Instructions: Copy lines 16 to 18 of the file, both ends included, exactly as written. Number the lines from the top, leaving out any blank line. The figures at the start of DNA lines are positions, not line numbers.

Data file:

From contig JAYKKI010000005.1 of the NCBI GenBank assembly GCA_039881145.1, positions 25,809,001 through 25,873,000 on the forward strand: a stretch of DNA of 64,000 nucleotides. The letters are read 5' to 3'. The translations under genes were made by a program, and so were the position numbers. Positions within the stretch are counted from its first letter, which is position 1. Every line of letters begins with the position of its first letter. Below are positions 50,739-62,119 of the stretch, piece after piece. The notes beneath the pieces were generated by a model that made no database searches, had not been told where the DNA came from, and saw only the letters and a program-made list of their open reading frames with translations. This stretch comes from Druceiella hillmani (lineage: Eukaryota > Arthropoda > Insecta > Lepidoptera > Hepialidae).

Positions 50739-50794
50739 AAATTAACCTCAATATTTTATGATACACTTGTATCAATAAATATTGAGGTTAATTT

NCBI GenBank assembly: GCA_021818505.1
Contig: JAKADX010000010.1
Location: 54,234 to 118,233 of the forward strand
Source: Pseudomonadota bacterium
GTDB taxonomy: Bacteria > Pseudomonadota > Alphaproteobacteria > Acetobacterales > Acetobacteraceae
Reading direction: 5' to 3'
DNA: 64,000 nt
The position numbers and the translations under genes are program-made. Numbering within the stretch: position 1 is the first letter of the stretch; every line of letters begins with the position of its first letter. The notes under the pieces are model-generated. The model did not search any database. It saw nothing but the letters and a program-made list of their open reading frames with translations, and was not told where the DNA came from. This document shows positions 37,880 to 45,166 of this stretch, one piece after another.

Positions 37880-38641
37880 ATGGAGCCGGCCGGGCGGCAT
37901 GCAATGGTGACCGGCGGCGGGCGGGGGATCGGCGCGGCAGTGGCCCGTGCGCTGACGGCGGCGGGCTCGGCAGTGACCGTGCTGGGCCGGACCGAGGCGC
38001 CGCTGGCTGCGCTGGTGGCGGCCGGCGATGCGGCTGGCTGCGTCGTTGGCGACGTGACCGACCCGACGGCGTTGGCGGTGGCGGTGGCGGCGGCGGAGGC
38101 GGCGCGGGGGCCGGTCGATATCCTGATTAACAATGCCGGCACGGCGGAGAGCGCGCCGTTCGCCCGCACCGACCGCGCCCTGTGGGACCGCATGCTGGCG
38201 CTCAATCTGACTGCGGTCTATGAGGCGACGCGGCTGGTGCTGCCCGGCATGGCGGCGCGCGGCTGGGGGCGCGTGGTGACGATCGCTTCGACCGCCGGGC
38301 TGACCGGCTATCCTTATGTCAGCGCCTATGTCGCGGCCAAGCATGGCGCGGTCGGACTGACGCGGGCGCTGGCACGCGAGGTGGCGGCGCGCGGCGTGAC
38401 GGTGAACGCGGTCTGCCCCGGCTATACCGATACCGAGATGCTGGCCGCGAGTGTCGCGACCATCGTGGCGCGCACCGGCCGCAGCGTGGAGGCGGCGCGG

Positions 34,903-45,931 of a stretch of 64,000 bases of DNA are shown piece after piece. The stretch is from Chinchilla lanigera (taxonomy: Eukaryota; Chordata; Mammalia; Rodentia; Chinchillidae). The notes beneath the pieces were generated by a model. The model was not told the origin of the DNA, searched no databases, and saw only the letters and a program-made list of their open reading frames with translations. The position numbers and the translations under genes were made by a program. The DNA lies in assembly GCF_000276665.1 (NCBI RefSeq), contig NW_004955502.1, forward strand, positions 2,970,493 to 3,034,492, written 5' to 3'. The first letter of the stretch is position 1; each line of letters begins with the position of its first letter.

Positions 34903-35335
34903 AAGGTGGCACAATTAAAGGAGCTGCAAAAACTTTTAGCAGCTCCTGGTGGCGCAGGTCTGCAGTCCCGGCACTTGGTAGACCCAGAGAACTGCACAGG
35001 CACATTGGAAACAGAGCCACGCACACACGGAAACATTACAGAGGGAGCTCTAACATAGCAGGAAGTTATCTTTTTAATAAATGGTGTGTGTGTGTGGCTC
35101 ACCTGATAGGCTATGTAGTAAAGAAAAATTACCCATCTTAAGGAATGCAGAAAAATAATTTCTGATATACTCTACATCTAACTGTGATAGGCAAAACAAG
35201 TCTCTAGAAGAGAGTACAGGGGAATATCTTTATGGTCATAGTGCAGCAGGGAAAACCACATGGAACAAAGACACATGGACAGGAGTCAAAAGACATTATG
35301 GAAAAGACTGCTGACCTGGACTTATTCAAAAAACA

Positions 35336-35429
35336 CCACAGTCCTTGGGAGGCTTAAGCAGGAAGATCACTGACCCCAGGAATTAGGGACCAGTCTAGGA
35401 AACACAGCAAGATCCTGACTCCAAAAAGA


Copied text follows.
38101 GGCGCGGGGGCCGGTCGATATCCTGATTAACAATGCCGGCACGGCGGAGAGCGCGCCGTTCGCCCGCACCGACCGCGCCCTGTGGGACCGCATGCTGGCG
38201 CTCAATCTGACTGCGGTCTATGAGGCGACGCGGCTGGTGCTGCCCGGCATGGCGGCGCGCGGCTGGGGGCGCGTGGTGACGATCGCTTCGACCGCCGGGC
38301 TGACCGGCTATCCTTATGTCAGCGCCTATGTCGCGGCCAAGCATGGCGCGGTCGGACTGACGCGGGCGCTGGCACGCGAGGTGGCGGCGCGCGGCGTGAC